I saw Liverpool’s Town Bike in the same pub that I encountered Old Seed within 24 hours breathing space. They’re responsible for some pretty special Helen Love plus anthems. Acclaimed McFly tribute “Dougie” is catchier than the subject’s band in a bubblegum Buzzcocks fashion. Its “at least he makes my heart go boom, and who can say that about you?” refrain wakes me up. The dirty Shampoo polemic of “Cockmuffbumhole” is overshadowed by “you’re a drummer in a band and you’ve got a metal hand.” “Ally Sheedy” is my favorite, though. Turning a Home Alone 2 reference into heartbreak warrants applause. Lastly, Cardiff zine God Is in the TV introduced me to brilliant Londoners Time…Space…Repeat for the fall column when launching their online singles club. Since then they’ve consistently slipped quality into my inbox. Superman Revenge Squad’s “Idiot Food” is a masterstroke, melding MJ Hibbett gravity with Dan Treacy-level romanticism. It sympathizes with “the record companies facing mass redundancies, because the second album fails to do everything it should.” Meanwhile, the Sailplanes’ specialty in “clanging, banging and awful singing” is a joy to behold. “Remedy” jerks like Meanwhile Back In Communist Russia and Life Without Buildings, while “Indifference” could be 154 in an ejector seat. Globally focused and anonymous duo led collective Small Crew are responsible for wonderful wall of sound tunefulness. “Kamikaze” aches like Brett Anderson in Traffic. “Getting Up” could be a more pronounced unreleased Weather Prophets anthem, and I’m really happy to be acquainted. It isn’t offering salvation through “a thousand gloomy days” but assures the listener that they will find their “own way.” Sometimes that’s all, and only what you need.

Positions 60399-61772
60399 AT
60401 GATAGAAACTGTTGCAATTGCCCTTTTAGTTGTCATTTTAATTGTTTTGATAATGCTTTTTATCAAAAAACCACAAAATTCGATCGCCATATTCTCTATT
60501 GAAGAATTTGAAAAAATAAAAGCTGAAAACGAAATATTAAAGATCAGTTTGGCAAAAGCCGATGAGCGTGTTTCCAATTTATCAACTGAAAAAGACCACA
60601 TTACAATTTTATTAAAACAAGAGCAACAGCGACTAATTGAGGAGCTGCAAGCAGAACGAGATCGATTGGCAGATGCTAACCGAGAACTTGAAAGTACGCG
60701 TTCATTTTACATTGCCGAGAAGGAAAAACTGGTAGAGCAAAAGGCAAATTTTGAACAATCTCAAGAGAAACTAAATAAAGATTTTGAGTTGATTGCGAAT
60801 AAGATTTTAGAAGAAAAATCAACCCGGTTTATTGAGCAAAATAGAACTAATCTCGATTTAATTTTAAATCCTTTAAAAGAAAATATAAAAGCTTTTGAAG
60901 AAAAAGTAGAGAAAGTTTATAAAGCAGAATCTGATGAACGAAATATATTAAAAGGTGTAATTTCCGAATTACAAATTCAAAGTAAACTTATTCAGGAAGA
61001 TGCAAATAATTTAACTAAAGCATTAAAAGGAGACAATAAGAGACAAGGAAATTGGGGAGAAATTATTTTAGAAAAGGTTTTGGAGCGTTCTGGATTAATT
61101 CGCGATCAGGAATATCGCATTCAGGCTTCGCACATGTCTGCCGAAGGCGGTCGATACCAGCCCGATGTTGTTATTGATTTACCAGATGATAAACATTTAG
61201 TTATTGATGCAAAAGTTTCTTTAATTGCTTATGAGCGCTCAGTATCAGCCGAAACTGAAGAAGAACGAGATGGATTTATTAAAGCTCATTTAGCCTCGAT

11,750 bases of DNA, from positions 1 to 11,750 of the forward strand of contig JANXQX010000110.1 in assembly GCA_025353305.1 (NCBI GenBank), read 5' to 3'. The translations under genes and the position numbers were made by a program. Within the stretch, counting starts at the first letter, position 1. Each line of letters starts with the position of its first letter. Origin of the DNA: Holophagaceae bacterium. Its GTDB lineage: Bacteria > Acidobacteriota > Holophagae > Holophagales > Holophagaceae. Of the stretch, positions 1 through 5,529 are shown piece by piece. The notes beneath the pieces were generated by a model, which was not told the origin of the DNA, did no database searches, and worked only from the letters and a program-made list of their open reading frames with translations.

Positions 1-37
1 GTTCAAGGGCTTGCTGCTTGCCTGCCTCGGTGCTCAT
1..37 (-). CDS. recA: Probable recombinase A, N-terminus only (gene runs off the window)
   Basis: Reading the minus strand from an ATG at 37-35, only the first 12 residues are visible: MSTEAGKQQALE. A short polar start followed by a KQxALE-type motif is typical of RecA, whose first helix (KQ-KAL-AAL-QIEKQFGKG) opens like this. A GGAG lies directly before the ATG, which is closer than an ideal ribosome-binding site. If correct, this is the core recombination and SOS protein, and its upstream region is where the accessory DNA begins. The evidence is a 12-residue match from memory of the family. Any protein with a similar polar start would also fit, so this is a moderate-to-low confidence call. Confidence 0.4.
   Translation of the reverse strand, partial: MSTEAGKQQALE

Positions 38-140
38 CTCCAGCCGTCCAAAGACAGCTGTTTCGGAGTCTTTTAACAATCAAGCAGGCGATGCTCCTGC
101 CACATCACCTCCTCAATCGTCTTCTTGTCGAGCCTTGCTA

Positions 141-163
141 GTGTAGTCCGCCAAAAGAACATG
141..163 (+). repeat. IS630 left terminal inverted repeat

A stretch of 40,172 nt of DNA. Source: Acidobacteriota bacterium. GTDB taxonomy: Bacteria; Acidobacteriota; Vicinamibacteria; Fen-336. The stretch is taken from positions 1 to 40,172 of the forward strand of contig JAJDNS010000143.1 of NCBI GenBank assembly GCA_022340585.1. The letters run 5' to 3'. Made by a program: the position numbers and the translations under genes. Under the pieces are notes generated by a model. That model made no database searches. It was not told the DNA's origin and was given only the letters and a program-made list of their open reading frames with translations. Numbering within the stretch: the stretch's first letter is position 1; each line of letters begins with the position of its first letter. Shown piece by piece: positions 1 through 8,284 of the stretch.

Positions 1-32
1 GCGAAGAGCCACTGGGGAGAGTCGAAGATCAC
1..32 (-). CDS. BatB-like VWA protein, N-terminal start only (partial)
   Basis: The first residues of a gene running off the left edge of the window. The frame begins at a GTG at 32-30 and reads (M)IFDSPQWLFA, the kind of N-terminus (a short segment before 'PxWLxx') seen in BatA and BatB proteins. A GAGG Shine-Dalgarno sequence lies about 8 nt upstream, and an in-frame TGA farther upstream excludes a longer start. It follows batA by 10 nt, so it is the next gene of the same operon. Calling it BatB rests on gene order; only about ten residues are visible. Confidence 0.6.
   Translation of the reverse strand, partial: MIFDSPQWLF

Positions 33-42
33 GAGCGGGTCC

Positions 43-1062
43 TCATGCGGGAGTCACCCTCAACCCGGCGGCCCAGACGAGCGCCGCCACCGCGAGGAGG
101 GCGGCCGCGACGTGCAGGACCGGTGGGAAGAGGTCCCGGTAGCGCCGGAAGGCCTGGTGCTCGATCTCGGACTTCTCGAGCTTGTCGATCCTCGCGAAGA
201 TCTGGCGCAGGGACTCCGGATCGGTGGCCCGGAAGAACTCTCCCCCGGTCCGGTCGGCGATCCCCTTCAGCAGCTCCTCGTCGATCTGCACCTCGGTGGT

Columns are like buses. My catch up TAU based on Italy’s Welcome To the Jingle festival is imminent. I’ll try and make the gap between installments less spacious next time though.
Pancakes for Penguin
The Missing Teeth
Franklin for Short
The Dead Bodies
Barthol Lo Mejor
The Rocky Nest
GIITV Singles club
Superman Revenge Squad